His clear understanding about Britain's future in Europe and his deep sense of humanity make him a great Tory Prime Minister in my book.

     
  4. But why not in the context of the fifties and sixties, f.r.?

    In particular, of course, Britain's involvement in the European Union has been such a success for all concerned, Robert Buckland. Not to mention his refusal to understand basic economic laws.

    Still, I am glad to see that the theme of my posting has been proved by the two first comments. Many more, I hope.

     
  5. f.r. Says:
  6. I think the EU is a disaster and would leave tomorrow. However, although HM is the first politician I can remember, he is an historical figure. Is it fair to judge him from within an ongoing, bitter political battle about Europe. It must make more sense as Robert Buckland suggests to place him in the context of the Somme etc.

     
  7. I did mention other aspects of his premiership - those reforms that never happened and were left for Thatcher to carry out in a much more painful way.

    While I completely agree that WWI (or the beginning of the new hundred years' war) shaped much of HM's thinking, the apogee of his political activity was in the fifties and sixties. These years cannot be ignored.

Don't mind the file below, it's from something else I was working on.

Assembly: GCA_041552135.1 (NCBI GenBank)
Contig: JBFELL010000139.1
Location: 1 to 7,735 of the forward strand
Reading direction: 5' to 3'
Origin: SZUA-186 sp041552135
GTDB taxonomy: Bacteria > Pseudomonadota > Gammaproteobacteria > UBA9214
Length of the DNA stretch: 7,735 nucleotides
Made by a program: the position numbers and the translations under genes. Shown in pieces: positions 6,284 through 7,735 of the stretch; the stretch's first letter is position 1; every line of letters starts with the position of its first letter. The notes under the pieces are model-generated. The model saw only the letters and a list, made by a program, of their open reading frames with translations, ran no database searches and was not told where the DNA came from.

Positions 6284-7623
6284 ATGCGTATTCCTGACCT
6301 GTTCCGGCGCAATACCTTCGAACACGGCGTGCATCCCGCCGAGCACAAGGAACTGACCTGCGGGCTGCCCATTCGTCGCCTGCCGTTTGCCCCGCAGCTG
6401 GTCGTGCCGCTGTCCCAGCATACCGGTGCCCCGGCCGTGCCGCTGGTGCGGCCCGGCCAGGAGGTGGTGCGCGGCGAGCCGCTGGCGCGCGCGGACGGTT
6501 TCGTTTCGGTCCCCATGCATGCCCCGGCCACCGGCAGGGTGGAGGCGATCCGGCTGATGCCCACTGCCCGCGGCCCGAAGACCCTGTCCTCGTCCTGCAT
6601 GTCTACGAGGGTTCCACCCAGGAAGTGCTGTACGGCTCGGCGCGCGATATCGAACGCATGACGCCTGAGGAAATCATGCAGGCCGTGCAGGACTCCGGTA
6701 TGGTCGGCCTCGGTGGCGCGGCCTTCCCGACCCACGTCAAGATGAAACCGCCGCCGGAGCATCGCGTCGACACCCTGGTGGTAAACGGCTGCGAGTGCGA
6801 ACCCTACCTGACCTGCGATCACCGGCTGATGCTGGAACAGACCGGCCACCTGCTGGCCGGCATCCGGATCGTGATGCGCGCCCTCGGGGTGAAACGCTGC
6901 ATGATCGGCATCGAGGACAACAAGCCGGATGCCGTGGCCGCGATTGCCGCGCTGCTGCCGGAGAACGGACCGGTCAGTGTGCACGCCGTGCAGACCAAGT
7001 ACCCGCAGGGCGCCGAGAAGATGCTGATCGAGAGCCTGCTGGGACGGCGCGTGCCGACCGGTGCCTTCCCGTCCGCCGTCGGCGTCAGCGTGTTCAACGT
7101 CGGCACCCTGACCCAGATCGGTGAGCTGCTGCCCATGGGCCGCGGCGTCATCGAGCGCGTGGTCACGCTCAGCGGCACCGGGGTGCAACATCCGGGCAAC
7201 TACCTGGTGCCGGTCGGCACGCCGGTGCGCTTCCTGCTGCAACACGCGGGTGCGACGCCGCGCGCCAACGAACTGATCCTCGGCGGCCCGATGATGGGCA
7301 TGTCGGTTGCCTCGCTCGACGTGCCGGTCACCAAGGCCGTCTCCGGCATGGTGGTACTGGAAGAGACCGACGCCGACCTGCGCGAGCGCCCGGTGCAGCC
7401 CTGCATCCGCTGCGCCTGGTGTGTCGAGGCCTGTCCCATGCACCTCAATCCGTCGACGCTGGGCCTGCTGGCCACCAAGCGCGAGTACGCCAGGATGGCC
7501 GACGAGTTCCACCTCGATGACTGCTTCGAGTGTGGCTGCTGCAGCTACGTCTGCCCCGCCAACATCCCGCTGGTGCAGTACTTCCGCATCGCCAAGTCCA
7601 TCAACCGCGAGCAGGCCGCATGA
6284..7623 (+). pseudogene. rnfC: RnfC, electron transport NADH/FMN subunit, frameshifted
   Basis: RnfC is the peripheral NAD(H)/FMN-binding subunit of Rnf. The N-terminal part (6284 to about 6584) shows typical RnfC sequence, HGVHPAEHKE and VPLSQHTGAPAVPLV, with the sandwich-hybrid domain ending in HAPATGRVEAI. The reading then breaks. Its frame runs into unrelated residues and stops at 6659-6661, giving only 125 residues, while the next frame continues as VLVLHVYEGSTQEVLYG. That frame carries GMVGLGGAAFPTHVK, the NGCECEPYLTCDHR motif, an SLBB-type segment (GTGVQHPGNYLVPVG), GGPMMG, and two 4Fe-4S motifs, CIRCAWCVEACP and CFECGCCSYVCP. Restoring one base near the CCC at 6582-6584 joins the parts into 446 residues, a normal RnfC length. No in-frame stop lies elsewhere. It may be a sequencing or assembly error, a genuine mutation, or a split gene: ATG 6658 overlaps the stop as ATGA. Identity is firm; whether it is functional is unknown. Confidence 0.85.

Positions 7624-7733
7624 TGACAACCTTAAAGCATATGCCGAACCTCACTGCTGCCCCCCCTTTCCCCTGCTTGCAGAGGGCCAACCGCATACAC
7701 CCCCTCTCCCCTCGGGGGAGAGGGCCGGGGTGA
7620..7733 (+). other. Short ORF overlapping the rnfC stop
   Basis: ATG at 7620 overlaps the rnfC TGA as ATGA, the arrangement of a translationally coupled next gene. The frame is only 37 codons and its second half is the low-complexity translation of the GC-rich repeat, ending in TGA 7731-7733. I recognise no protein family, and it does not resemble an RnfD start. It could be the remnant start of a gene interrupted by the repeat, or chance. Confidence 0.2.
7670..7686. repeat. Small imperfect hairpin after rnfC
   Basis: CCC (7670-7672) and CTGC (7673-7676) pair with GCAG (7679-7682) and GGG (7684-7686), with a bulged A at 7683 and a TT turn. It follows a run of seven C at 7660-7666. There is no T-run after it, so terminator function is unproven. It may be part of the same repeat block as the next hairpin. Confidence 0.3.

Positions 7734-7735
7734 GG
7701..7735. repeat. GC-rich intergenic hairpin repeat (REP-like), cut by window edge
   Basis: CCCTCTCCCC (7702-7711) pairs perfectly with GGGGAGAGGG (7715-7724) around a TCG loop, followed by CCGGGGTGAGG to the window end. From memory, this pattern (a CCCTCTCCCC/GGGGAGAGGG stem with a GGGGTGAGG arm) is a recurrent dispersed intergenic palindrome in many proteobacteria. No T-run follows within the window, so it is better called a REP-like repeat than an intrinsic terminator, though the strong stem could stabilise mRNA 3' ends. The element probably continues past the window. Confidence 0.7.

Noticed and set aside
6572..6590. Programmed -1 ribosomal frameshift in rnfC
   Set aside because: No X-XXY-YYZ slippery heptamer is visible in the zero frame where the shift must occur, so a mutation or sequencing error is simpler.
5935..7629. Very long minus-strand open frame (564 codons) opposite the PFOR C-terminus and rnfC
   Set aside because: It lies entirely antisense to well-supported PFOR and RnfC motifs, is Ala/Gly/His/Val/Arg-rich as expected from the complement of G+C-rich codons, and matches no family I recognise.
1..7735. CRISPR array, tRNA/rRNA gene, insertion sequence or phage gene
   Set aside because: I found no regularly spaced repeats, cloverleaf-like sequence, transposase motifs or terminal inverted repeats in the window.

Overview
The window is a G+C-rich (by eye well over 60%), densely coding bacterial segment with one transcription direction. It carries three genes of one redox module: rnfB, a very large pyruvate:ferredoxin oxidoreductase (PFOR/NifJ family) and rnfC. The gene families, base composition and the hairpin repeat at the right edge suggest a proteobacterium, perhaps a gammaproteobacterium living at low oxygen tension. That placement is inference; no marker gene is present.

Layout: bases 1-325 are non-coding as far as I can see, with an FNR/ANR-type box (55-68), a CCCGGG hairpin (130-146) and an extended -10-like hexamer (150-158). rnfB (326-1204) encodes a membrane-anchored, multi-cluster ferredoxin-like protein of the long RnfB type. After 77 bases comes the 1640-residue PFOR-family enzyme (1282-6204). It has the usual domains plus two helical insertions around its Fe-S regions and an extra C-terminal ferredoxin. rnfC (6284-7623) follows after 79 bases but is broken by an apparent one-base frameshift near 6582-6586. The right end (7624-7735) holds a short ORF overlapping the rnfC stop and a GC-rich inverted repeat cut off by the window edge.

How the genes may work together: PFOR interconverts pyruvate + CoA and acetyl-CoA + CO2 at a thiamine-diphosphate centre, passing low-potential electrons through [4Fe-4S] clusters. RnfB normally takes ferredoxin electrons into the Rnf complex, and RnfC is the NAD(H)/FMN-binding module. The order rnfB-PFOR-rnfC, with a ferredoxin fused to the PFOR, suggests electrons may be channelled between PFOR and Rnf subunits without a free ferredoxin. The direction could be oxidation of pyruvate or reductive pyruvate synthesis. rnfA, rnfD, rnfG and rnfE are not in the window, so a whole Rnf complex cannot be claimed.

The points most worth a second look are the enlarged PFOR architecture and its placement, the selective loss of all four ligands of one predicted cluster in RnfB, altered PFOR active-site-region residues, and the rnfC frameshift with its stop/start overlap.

8. f.r. Says:
  9. Could Mrs. Thatcher have carried out the necessary economic reforms at all if the post war social reforms were not still in place to act as the safety net during the period of transition.

     
  10. There are plenty of Tories like me TH who still believe that Britian's membership of the EU is essential and that arguments about withdrawal are as arcane as female suffrage, so MacMillan is a visionary in my eyes.

    f.r. is quite right in seeking a judgement on HM that is in its proper historical context. The country was not ready for Thatcherite reform in the fifties and sixties - we were only slowly moving away from the rampant statism of the Attlee years. It is highly likely that a Tory party offering a wholesale reversal of the 45-51 approach would never have been elected, and that we would have had more years of increasing state control under Attlee or Gaitskell in the fifties.